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Publication numberUS8035421 B2
Publication typeGrant
Application numberUS 11/099,460
Publication dateOct 11, 2011
Filing dateApr 6, 2005
Priority dateSep 28, 1999
Also published asCN1174431C, CN1377504A, CN1551505A, DE60045867D1, EP1221166A1, EP1221166B1, EP2228800A2, EP2228800A3, US7023245, US7053673, US20050168371, US20050176397, WO2001024192A1
Publication number099460, 11099460, US 8035421 B2, US 8035421B2, US-B2-8035421, US8035421 B2, US8035421B2
InventorsJiren Yuan
Original AssigneeTelefonaktiebolaget L M Ericsson (Publ)
Export CitationBiBTeX, EndNote, RefMan
External Links: USPTO, USPTO Assignment, Espacenet
Versatile charge sampling circuits
US 8035421 B2
Abstract
A charge sampling circuit, has a control signal generator for controlling an analog input signal to the charge sampling circuit to be integrated by an integrator during a sampling phase responsive to a sampling signal from the control signal generator. The current of the analog input signal is integrated to an integrated charge for producing a proportional voltage or current sample at a signal output at the end of the sampling phase.
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Claims(3)
1. A front-end sampling radio receiver apparatus having a first and second band-pass charge sampling circuit comprising:
a low pass filter with a bandwidth up to twice the clock frequency for receiving and filtering a radio signal, thereby producing a filtered signal;
a low noise amplifier for producing a differentially amplified radio signal from the filtered signal;
a local oscillator for producing an I-clock signal at its signal output; and
a π/2 phase shifter with a signal input connected to the local oscillator for producing a Q-clock signal at its signal output with the same amplitude and π/2 phase shift with respect to said I-clock signal;
wherein two ends of the signal output pair of said low noise amplifier are respectively connected both to the first band-pass charge sampling circuit and the second band-pass charge sampling circuit respectively, said I-clock signal output is connected to a clock input of said first band-pass charge sampling circuit, and said Q-clock signal output is connected to a clock input of said second band-pass charge sampling circuit, for producing base-band I-samples of said radio signal at a signal output or output pair of said first band-pass charge sampling circuit, base-band Q samples of said radio signal at the signal output or output pair of said second band-pass charge sampling circuit.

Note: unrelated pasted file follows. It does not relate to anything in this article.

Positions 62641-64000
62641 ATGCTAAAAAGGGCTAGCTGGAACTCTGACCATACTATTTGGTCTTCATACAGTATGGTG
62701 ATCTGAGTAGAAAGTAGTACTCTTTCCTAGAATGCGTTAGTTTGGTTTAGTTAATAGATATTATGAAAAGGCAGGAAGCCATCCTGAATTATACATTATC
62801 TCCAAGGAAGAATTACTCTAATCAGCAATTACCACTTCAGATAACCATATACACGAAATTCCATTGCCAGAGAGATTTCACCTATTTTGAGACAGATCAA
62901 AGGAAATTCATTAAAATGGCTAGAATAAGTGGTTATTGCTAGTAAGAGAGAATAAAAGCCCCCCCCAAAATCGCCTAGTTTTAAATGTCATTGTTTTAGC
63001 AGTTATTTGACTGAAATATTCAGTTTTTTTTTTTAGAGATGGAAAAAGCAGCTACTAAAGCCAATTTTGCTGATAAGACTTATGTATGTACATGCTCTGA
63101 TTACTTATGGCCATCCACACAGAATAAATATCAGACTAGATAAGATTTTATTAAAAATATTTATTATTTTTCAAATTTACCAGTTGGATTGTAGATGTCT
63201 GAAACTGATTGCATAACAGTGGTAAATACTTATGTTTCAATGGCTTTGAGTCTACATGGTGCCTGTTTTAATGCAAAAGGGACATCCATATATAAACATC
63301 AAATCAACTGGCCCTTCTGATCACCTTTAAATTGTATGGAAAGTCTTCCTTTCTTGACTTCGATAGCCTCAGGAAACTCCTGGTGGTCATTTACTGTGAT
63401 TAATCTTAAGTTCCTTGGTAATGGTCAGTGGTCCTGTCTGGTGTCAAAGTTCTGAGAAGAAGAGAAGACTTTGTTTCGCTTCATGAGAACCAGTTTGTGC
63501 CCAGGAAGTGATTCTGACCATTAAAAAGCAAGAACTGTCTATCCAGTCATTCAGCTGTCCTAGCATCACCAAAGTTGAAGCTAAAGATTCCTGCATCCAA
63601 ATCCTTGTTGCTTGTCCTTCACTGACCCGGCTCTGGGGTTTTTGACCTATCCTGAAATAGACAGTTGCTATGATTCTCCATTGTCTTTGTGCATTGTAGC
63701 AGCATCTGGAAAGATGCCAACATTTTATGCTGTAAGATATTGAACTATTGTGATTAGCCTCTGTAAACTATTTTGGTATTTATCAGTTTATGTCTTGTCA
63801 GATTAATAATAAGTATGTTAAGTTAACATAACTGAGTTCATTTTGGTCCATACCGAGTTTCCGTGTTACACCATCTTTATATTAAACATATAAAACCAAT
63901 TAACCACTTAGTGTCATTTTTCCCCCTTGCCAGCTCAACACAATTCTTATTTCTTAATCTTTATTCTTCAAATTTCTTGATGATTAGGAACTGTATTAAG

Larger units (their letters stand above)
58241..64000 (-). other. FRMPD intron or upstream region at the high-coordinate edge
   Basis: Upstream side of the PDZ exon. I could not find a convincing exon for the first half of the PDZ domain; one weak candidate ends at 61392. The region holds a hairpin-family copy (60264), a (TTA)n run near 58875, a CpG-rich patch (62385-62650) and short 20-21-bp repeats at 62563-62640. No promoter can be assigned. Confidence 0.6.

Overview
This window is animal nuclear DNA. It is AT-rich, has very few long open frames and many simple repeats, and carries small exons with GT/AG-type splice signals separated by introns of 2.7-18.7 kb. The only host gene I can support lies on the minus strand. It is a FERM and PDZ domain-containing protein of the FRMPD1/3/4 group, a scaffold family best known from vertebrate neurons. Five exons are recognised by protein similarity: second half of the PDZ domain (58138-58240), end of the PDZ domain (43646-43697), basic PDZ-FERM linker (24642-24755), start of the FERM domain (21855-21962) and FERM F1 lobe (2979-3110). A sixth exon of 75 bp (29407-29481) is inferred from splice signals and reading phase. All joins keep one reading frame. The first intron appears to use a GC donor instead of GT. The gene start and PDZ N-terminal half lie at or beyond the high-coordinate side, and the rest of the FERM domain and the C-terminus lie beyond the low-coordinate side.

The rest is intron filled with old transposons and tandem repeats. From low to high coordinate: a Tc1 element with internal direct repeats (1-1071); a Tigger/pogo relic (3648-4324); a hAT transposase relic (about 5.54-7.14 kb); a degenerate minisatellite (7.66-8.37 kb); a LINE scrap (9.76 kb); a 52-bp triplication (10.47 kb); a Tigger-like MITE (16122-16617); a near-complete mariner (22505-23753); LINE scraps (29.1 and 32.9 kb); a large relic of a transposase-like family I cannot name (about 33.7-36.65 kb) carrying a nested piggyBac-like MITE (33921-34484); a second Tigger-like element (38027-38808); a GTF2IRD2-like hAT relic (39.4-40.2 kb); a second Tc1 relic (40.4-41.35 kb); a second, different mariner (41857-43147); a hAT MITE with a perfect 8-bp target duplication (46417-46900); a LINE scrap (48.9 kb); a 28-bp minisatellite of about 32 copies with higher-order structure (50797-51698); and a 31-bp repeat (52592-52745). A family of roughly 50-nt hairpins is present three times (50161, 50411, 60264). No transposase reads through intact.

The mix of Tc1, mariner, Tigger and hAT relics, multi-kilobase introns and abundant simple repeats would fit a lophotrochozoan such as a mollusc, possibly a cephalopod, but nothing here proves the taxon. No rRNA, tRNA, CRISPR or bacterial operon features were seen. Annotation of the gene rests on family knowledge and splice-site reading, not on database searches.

2. The front-end sampling radio receiver apparatus according to claim 1, wherein:
said local oscillator, said phase shifter and clock generators of said first and second band-pass charge sampling circuits are combined for producing differential I-clock signals and Q-clock signals;
said base-band I-sample and Q-samples are converted either by two separate analog-to-digital converters or by a single analog-to-digital converter with multiplexing to digital signals; and
said digital signals are processed by a digital signal processing unit;
whereby said front-end sampling radio receiver apparatus has simplified analog part and wherein the capability of the digital signal processing unit is highly utilized.
3. The front-end sampling radio receiver apparatus according to claim 1, wherein:
the band-pass charge sampling circuit generates an output signal that represents a time integral of substantially only signal components of the differentially amplified radio signal having frequencies that are in a range between a first positive non-zero value and a second positive non-zero value.
Description
CROSS REFERENCE TO RELATED APPLICATIONS

This application is a divisional of U.S. Application Ser. No. 09/672,803, filed Sep. 28, 2000 now U.S. Pat. No. 7,053,673, which claims priority under 35 U.S.C. §§119 and/or 365 to 9903532-1 filed in Sweden on Sep. 28, 1999, which applications are hereby incorporated herein by reference in their entireties.

BACKGROUND

Voltage sampling is traditionally used for analog-to-digital (A/D) conversion. In a voltage sampler, a sampling switch is placed between a signal source and a capacitor. Between two sampling moments, the capacitor voltage tracks the signal voltage accurately. At the sampling moment, the switch is turned off to hold the capacitor voltage. The two processes become increasingly difficult when the signal frequency increases. For a given accuracy, thermal noise and switching noise set a minimum allowable capacitance while the tracking speed set a maximum allowable capacitance or switch resistance. It becomes impossible when the maximum is smaller than the minimum. Moreover, the clock jitter and finite turning-off speed (nonzero sampling aperture) make the sampling timing inaccurate. In fact, the bandwidth of a voltage sampling circuit must be much larger than the signal bandwidth. This makes direct sampling of high frequency radio signal extremely difficult. Sub-sampling can reduce the sampling rate but not the bandwidth of the sampling circuit and not the demands on small clock jitter and small sampling aperture.